How to keep your Christmas tree needles on the branches and off the ground

By Mark Puleo, AccuWeather staff writer


Despite the rising popularity of artificial Christmas trees, the beauty and smells of a real tree still draw over 20 million Americans to purchase their own every season. However, with the authenticity and perks of a real tree come the issue of needles falling. For years, researchers and tree owners have tried dozens of different tricks to minimize the needle sweeping.

Before ever heading to the tree farm, remembering a few key tricks could save you a big mess.

When choosing which tree to cut or selecting a pre-cut tree, an owner can test the strength of the needles by tugging on them lightly. If they come off easily, the tree is most likely not in the best condition. You can also bounce a cut tree softly on ground to see if any loose needles fall off.

After selecting your tree and doing all the work that it takes to drag it into the living room, the first thing to do is to make sure the tree has plenty of water. Trees stay fresh by having consistent and adequate water. According to popularmechanics.com, the sap in a tree will start sealing over the cut base immediately after cutting and the process lasts about three hours.

christmas tree

Shop assistant Sven Helmich prepares a Christmas tree for selling on the market of a tree dealer in Dresden, Germany, Tuesday, Dec. 2, 2008. (AP Photo/Matthias Rietschel)


By quickly hydrating the tree and making sure that the water in the stand is well above the cut bottom, tree owners can ensure needles stay put. A helpful rule is to remember that a tree needs a quart of water for each inch of its diameter. From there, it’s important to make sure conditions are adequate to help it stay healthy as long as possible.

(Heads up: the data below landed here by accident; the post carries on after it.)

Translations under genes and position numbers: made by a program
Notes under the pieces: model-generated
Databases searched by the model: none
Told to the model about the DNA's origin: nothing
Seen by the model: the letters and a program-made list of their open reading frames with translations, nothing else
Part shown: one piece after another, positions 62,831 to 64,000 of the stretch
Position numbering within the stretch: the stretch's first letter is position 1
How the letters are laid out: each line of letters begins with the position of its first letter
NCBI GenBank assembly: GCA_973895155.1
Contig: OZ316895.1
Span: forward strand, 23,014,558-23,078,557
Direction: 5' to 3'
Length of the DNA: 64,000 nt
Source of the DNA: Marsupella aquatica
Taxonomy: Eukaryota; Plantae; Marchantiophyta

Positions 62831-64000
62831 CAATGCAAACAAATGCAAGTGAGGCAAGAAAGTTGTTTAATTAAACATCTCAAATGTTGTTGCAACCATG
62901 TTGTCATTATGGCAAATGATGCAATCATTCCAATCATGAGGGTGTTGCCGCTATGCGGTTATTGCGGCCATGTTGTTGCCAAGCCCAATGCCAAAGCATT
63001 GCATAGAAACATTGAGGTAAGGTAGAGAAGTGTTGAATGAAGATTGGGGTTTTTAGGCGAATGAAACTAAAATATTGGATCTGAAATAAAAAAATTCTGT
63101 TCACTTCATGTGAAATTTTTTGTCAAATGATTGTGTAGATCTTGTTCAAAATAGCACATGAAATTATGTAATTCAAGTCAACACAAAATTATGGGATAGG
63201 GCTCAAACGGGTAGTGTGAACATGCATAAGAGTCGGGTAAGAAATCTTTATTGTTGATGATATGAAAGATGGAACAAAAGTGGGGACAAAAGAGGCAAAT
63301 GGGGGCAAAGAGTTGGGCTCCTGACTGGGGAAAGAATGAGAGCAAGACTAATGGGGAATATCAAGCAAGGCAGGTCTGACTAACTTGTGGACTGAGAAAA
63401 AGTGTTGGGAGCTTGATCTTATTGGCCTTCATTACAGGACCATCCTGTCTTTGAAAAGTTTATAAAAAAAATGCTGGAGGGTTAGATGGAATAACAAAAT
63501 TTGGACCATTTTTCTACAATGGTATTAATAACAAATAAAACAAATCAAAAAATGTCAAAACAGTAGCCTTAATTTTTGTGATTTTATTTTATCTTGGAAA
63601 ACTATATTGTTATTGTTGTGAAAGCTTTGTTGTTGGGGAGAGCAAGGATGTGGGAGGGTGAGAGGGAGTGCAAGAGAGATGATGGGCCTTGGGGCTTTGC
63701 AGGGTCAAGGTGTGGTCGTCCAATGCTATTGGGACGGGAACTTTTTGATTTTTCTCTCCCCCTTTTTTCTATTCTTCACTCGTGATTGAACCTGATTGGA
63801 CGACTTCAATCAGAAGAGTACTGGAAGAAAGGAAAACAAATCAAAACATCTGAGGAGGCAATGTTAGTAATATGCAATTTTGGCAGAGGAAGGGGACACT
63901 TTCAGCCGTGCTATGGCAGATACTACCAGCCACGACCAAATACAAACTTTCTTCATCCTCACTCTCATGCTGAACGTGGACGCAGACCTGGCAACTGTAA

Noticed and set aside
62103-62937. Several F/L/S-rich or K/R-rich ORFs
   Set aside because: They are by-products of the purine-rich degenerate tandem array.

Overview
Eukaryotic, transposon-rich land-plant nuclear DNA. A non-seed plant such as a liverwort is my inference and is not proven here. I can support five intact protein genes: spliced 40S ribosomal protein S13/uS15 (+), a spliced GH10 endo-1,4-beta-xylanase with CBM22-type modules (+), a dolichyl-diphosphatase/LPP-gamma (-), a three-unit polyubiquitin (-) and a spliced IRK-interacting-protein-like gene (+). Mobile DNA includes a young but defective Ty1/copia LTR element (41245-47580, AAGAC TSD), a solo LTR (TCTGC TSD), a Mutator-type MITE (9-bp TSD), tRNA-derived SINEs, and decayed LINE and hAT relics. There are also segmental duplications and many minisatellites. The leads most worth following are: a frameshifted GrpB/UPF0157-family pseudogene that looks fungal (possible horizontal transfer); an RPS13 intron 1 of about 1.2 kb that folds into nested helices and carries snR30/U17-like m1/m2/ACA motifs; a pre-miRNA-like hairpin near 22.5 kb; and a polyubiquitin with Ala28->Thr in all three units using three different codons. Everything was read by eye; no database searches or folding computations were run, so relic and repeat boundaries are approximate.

One way to do this is by making sure to keep the tree away from hot and dry air. By placing it in a cooler area and by using LED lights that don’t get as hot as traditional lights, the tree temperature will stay lower. By slowing the rate of water absorption and evaporation, the tree is less likely to dry out and lose needles.

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Christmas tree needles

In this photo taken Tuesday, Dec. 23, 2014, Gary Chastagner, a Washington State University plant pathology professor, displays a cutting from a Douglas fir tree that's shedding needles at a school research facility in Puyallup, Wash. Consumers consistently cite messiness as one of the most common reasons they don’t have a real tree, says the National Christmas Tree Association. (AP Photo/Elaine Thompson)


Outside of the environment of the tree, there have also been plenty of do-it-yourself ideas to keep needles from falling.

One popular debate is whether or not a sugar additive can help the tree absorb more water. Some have even argued that soda like 7-up or full-sugar lemonade can help. While supporters say that the sugar helps mimic tree sap, agricultural scientists say there is little evidence to prove this works.

Another DIY trick that some have tried is hairspray. A study conducted by Australian researchers published in the Australian Journal of Botany showed that hairspray blocked the stoma on the needles, slowing the decay process. It’s important to remember the flammability of hairspray, however, as the tree will need to be far from any open flame.

While other ideas such as boiled water, Coca-Cola, beer, energy drinks, and even bleach have been suggested over the years, results have yet to prove their reliability. But by diligently selecting a healthy tree and then making sure it consistently has the adequate water needed, owners can ensure they will have a full and healthy tree all the way through the holiday season.

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